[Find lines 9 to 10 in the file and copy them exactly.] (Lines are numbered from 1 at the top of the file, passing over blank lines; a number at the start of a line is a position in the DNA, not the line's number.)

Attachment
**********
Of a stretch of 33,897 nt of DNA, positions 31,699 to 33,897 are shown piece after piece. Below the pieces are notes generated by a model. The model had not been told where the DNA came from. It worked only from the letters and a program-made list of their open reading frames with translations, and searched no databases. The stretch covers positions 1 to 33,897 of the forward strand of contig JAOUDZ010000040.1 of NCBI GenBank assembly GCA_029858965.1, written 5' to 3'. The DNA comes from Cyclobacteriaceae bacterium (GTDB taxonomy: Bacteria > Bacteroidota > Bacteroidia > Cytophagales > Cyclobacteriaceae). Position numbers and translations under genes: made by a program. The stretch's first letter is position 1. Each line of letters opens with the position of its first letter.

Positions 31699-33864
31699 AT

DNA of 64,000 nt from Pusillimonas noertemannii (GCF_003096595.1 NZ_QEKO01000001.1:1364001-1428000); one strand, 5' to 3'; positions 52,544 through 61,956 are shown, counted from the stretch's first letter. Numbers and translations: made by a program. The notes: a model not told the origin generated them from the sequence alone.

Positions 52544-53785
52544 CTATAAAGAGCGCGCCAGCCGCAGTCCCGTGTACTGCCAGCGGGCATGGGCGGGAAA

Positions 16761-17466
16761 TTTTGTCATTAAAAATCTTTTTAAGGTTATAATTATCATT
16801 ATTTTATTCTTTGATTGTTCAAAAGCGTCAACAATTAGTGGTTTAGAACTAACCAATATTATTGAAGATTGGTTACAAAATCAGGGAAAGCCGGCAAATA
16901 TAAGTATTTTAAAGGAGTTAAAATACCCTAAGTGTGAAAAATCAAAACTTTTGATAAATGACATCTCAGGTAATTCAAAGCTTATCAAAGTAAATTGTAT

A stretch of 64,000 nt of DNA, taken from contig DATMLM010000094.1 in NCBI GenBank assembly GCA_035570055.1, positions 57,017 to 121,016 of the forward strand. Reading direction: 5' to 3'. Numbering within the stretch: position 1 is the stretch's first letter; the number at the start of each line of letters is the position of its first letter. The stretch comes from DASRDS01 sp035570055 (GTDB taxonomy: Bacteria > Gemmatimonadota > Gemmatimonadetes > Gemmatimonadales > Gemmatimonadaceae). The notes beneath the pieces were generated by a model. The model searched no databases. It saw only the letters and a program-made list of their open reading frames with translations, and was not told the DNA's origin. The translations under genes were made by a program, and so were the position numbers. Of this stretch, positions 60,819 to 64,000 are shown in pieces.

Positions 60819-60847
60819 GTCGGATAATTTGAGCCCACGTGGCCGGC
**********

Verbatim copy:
16801 ATTTTATTCTTTGATTGTTCAAAAGCGTCAACAATTAGTGGTTTAGAACTAACCAATATTATTGAAGATTGGTTACAAAATCAGGGAAAGCCGGCAAATA
16901 TAAGTATTTTAAAGGAGTTAAAATACCCTAAGTGTGAAAAATCAAAACTTTTGATAAATGACATCTCAGGTAATTCAAAGCTTATCAAAGTAAATTGTAT